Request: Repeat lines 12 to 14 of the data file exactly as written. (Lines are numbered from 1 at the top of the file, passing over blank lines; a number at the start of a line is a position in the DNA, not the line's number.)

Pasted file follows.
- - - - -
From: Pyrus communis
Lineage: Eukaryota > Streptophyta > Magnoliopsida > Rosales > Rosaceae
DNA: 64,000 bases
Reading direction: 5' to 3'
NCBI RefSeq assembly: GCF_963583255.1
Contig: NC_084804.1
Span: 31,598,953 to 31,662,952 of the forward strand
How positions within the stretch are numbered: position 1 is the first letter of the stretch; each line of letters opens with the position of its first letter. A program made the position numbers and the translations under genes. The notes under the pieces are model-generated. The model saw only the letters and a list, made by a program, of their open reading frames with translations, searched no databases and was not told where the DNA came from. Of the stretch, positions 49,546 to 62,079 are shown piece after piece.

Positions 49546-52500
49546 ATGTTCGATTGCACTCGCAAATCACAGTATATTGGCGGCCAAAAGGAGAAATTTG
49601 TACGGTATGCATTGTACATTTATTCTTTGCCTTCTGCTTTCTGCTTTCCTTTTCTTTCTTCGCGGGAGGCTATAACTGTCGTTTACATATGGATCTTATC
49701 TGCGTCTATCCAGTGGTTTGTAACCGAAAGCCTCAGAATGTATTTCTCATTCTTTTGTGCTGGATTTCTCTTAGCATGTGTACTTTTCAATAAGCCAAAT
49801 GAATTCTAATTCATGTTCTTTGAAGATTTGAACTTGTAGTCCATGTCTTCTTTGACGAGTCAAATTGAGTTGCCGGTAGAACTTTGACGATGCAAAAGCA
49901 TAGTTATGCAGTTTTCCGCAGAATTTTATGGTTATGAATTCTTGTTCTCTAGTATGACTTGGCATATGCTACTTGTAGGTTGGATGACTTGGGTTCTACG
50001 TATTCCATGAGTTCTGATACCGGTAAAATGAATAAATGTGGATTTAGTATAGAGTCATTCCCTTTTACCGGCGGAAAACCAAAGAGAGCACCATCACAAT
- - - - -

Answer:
49701 TGCGTCTATCCAGTGGTTTGTAACCGAAAGCCTCAGAATGTATTTCTCATTCTTTTGTGCTGGATTTCTCTTAGCATGTGTACTTTTCAATAAGCCAAAT
49801 GAATTCTAATTCATGTTCTTTGAAGATTTGAACTTGTAGTCCATGTCTTCTTTGACGAGTCAAATTGAGTTGCCGGTAGAACTTTGACGATGCAAAAGCA
49901 TAGTTATGCAGTTTTCCGCAGAATTTTATGGTTATGAATTCTTGTTCTCTAGTATGACTTGGCATATGCTACTTGTAGGTTGGATGACTTGGGTTCTACG